At the University of Birmingham’s new Collaborative Teaching Laboratory (CTL), for example, the installation of advanced air management technology is providing the flexibility necessary to maximise occupancy levels. In one area of the CTL, for example, the air management system, integrated with the site’s BMS, optimises energy efficiency of 50 fume cupboards. It divides the lab into 5 zones, each with 10 fume cupboards, fitted with fume cupboard controllers. Sash distance sensors control the volume flow rates based on the height of the sashes, and user displays, with traffic light warning systems and audible alarms, contribute to safe working procedures.

Each zone features two supply air VAV units which track the extract air, ensuring the maintenance of correct leakage flows. By matching the supply of air to the changing requirements of the space these features reduce over-supply and wastage of conditioned air, ensuring that multiple scientific disciplines can carry out teaching and research safely side-by-side, whilst achieving the optimum level of environmental and financial performance. The resulting levels of efficiency have contributed to the building’s ‘Excellent’ BREEAM rating.

At the University of Wolverhampton, a number of energy-saving opportunities were adopted when designing the new Rosalind Franklin Science Building. A TROX EASYLAB room air management system has been installed to manage the supply and extract controllers for over 50 fume cupboards. Responding rapidly to changes in extract volumes by the technical extraction devices, the room air management system offsets one form of exhaust air against another. This maintains the correct air flow balance and room pressure at all times in the laboratories, whilst generating energy savings by preventing over-supply and extraction of conditioned air. Auto-close mechanisms fitted to fume cupboards ensure that sashes close automatically, if left open unnecessarily, and integration with the university’s BMS means that air change rates can be reduced, without impacting safety, at times such as weekends and evenings, when the laboratories are unoccupied.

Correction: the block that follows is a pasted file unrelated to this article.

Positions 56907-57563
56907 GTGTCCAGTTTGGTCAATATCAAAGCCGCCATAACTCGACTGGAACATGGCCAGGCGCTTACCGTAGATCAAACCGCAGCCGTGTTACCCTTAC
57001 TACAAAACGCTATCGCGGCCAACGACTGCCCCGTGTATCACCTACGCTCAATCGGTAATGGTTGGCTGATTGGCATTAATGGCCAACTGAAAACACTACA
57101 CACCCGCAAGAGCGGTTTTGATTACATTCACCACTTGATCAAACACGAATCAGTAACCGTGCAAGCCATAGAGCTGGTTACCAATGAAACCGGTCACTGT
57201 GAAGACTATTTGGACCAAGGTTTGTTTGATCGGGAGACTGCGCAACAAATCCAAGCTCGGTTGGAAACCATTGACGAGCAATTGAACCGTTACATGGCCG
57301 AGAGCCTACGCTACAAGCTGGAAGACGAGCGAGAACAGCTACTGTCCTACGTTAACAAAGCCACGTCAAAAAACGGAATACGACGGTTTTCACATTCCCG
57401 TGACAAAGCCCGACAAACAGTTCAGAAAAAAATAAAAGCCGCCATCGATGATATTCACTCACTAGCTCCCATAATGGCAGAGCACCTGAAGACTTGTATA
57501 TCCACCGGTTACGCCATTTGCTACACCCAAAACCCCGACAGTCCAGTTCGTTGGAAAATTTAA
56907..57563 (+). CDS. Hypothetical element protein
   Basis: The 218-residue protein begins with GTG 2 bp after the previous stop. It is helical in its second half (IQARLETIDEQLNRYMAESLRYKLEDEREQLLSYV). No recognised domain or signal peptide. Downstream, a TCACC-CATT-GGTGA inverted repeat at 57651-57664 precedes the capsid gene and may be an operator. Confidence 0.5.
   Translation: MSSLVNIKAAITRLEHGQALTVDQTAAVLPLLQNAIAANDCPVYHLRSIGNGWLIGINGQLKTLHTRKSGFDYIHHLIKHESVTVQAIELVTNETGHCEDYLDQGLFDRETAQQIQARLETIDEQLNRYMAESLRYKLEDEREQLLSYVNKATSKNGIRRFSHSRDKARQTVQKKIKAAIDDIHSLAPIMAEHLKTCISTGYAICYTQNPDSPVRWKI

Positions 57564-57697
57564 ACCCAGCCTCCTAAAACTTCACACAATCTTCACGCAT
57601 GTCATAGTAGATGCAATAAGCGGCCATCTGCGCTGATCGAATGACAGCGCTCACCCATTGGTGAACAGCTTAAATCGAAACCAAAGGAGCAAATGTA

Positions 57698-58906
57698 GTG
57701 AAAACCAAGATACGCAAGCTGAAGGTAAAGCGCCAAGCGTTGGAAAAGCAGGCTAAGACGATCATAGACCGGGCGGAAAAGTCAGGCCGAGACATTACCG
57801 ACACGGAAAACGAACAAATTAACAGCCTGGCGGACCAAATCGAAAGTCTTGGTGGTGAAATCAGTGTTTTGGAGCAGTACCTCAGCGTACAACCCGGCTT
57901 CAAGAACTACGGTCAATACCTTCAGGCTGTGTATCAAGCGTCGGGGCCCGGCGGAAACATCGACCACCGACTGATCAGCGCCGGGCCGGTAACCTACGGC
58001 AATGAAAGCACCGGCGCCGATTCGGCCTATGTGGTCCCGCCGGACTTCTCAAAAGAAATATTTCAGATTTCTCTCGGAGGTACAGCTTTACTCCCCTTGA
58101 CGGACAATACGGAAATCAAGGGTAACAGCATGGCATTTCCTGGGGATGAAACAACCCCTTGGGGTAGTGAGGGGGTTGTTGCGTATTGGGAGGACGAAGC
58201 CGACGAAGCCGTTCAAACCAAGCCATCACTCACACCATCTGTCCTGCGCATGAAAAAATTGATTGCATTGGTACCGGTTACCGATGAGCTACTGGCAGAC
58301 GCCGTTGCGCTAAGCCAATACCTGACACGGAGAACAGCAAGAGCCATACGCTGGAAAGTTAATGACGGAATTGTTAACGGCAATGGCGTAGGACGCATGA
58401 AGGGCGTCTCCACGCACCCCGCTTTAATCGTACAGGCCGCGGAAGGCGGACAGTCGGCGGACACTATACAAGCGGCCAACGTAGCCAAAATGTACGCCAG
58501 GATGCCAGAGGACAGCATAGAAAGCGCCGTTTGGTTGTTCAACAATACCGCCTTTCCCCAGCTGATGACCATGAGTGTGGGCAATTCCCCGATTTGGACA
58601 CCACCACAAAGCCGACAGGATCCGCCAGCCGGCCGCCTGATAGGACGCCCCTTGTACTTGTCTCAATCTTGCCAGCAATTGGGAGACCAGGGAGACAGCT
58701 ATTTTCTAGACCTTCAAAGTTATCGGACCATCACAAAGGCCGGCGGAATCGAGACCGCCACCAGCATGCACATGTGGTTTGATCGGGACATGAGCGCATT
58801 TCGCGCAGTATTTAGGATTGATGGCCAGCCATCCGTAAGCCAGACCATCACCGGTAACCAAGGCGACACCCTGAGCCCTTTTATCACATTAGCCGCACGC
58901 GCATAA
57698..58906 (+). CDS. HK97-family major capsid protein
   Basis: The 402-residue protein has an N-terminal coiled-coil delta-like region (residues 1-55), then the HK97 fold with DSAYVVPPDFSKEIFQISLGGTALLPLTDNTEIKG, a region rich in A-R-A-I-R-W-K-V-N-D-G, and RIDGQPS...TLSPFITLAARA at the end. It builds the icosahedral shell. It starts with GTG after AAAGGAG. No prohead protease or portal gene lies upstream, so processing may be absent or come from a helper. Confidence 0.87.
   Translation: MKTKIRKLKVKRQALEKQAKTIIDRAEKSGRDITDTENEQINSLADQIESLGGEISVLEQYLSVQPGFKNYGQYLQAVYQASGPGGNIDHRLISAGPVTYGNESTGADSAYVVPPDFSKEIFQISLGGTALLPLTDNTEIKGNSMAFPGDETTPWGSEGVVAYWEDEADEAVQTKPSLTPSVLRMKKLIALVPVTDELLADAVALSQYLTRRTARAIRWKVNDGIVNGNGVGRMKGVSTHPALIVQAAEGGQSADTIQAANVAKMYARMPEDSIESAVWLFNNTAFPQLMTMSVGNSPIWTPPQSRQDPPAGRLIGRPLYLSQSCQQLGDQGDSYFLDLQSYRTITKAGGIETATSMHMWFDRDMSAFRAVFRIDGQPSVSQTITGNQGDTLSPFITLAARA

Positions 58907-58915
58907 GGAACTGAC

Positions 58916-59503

Moving forwards, the importance of laboratory facilities in universities, hospitals, government sites and private companies has become all too clear.

[1] Peter James and Lisa Hopkinson, ‘Carbon, Energy and Environmental Issues Affecting Laboratories in Higher Education - A Supplement to the HEEPI Report on General Regulations and Schemes on the Topic’, August 2011.